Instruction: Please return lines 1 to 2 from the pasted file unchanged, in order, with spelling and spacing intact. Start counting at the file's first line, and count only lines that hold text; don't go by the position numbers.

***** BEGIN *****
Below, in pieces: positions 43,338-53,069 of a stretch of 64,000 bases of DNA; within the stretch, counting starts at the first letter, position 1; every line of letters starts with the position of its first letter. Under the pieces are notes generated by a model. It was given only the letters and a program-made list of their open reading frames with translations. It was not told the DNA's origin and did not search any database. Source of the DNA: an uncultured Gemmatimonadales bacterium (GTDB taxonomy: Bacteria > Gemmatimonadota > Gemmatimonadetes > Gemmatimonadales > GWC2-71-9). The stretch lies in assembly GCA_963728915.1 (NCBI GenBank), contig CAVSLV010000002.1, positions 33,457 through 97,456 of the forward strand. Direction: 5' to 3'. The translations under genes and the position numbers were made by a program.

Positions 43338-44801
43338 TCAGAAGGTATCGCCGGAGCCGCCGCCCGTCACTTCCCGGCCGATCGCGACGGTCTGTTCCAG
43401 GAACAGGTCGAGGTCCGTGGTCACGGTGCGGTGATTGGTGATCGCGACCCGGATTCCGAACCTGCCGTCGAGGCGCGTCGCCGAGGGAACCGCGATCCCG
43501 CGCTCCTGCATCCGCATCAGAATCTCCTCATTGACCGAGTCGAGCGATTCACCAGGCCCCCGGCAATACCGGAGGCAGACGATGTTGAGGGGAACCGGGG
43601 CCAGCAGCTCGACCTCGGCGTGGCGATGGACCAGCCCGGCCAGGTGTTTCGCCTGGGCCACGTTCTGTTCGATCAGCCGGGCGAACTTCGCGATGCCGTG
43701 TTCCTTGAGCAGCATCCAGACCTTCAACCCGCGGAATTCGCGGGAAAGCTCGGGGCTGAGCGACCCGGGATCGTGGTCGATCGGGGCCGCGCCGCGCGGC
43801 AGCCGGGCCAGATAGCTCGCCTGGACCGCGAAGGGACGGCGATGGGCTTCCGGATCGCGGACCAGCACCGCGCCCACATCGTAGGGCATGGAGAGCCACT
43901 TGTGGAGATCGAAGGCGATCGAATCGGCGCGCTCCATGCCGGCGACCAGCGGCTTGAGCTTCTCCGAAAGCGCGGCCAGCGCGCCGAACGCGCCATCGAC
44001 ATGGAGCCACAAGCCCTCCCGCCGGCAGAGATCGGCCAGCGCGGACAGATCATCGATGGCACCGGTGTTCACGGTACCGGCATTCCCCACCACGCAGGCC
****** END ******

Below, in pieces: positions 43,338-53,069 of a stretch of 64,000 bases of DNA; within the stretch, counting starts at the first letter, position 1; every line of letters starts with the position of its first letter. Under the pieces are notes generated by a model. It was given only the letters and a program-made list of their open reading frames with translations. It was not told the DNA's origin and did not search any database. Source of the DNA: an uncultured Gemmatimonadales bacterium (GTDB taxonomy: Bacteria > Gemmatimonadota > Gemmatimonadetes > Gemmatimonadales > GWC2-71-9). The stretch lies in assembly GCA_963728915.1 (NCBI GenBank), contig CAVSLV010000002.1, positions 33,457 through 97,456 of the forward strand. Direction: 5' to 3'. The translations under genes and the position numbers were made by a program.

Positions 43338-44801